Worlds of Education

Credits: Simone D. McCourtie / World Bank
Credits: Simone D. McCourtie / World Bank

#WDR2018 Reality Check #11: School-Based Management: Questions and Concerns by D. Brent Edwards Jr.

published 23 January 2018 updated 3 April 2018
written by:

One of the primary avenues highlighted for educational improvement in the World Bank’s World Development Report (WDR) 2018 is school-based management (SBM). This is not surprising, as SBM has been one of the World Bank’s preferred education governance reforms since the 1990s. Indeed, as Dean Nielsen, former Senior Evaluation Officer of the World Bank’s own Independent Evaluation Group, pointed out, the World Bank began supporting SBM in its 1999 Education Sector Strategy without offering “any evidence that [SBM] made a difference in valued education outcomes” (Nielsen, 2007, p. 84). While much has changed in the past 20 years, a careful reading of WDR 2018 raises questions and concerns about the World Bank’s portrayal of SBM and about the advisability of SBM as a strategy for improvement of education quality.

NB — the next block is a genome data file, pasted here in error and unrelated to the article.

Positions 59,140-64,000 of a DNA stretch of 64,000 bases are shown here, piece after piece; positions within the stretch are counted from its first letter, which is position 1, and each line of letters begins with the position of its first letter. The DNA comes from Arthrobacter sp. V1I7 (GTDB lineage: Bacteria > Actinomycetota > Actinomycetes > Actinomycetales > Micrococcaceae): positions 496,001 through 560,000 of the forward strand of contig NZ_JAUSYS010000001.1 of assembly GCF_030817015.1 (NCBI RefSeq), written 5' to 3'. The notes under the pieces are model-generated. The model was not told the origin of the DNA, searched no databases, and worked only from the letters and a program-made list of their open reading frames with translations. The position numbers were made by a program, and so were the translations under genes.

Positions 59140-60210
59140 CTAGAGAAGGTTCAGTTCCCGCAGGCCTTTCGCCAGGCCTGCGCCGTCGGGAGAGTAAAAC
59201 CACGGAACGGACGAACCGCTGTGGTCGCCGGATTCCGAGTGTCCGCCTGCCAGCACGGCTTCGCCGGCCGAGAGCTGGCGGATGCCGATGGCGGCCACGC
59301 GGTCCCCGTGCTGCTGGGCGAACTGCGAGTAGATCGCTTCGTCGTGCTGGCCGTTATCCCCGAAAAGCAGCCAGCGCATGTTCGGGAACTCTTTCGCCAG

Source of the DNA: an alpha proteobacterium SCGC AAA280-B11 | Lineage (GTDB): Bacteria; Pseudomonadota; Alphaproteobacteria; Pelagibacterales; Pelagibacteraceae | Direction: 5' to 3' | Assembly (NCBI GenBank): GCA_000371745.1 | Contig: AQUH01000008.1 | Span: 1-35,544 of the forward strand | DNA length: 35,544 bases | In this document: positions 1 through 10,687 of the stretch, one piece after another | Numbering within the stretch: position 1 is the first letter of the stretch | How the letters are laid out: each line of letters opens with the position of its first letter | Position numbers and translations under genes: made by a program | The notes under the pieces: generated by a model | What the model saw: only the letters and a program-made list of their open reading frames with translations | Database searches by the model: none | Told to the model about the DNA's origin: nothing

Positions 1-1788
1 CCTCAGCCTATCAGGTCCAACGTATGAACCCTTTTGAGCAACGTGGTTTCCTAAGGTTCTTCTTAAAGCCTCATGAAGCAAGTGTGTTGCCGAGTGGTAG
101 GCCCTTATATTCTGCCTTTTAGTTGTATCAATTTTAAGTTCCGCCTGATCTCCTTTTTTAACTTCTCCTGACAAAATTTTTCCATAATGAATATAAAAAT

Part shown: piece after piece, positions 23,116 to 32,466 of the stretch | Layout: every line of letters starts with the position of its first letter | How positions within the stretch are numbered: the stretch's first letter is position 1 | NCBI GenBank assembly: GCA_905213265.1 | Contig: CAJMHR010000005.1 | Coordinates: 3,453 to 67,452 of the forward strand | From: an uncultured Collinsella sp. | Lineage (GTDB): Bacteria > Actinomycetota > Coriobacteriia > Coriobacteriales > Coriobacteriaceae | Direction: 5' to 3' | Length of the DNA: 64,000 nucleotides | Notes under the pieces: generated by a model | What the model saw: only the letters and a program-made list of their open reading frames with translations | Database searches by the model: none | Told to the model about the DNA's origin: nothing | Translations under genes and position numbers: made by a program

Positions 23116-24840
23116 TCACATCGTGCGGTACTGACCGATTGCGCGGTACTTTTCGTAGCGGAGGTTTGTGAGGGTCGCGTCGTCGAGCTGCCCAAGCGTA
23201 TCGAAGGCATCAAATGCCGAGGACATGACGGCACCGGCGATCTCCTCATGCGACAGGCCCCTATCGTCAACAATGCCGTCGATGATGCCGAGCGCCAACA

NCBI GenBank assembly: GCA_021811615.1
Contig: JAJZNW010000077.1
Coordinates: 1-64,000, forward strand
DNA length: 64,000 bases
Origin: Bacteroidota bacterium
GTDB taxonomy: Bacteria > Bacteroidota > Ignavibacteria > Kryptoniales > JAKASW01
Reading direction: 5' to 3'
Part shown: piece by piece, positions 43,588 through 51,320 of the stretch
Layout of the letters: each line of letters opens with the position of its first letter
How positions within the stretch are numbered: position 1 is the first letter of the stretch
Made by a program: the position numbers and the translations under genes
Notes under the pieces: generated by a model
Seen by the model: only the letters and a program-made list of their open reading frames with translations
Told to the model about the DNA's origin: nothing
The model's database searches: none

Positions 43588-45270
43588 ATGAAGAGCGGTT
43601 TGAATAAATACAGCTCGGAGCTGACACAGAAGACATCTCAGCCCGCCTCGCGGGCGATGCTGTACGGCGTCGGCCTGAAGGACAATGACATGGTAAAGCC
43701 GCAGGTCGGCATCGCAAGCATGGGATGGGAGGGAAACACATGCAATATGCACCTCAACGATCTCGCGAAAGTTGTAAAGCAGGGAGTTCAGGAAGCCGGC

The first question that arises has to do with definitions. The World Bank does not seem to be entirely clear or consistent with what it means when it discusses SBM. The WDR 2018 states that “providing schools and communities with decision-making power and resources can solve two problems” (p. 149). First, SBM “may make teachers more immediately responsive to student needs” if it gives “local school leaders and parents more direct influence over teachers and other school representatives,” though it is not clear who these “others” are (p. 149). Second, the WDR 2018 states that “schools and communities may have better information about the needs of local schools, which, along with access discretionary resources, means they can more nimbly meet those needs” (p. 149). Despite these statements, the WDR does not actually define what SBM looks like beyond a broad comment on “providing schools and communities with decision-making power and resources.” This is a key omission, as it makes it impossible for one to turn these comments or the ensuing discussion of SBM into practical knowledge that is useful for one of the WDR’s primary audiences: policymakers in middle- and low-income countries. Although SBM has been defined previously in World Bank publications as involvement by some combination of principals, teachers, and parents in school councils for the purpose of carrying out a range of management tasks, the vague definition provided in the WDR 2018 may necessarily result from the fact that the range of examples mentioned in the Report do not conform to this definition—a fact which reinforces the above concern about what, exactly, the World Bank is promoting in the WDR 2018 beyond a vague claim about the benefits of enhanced decision-making power and resources when placed in the hands of schools and communities.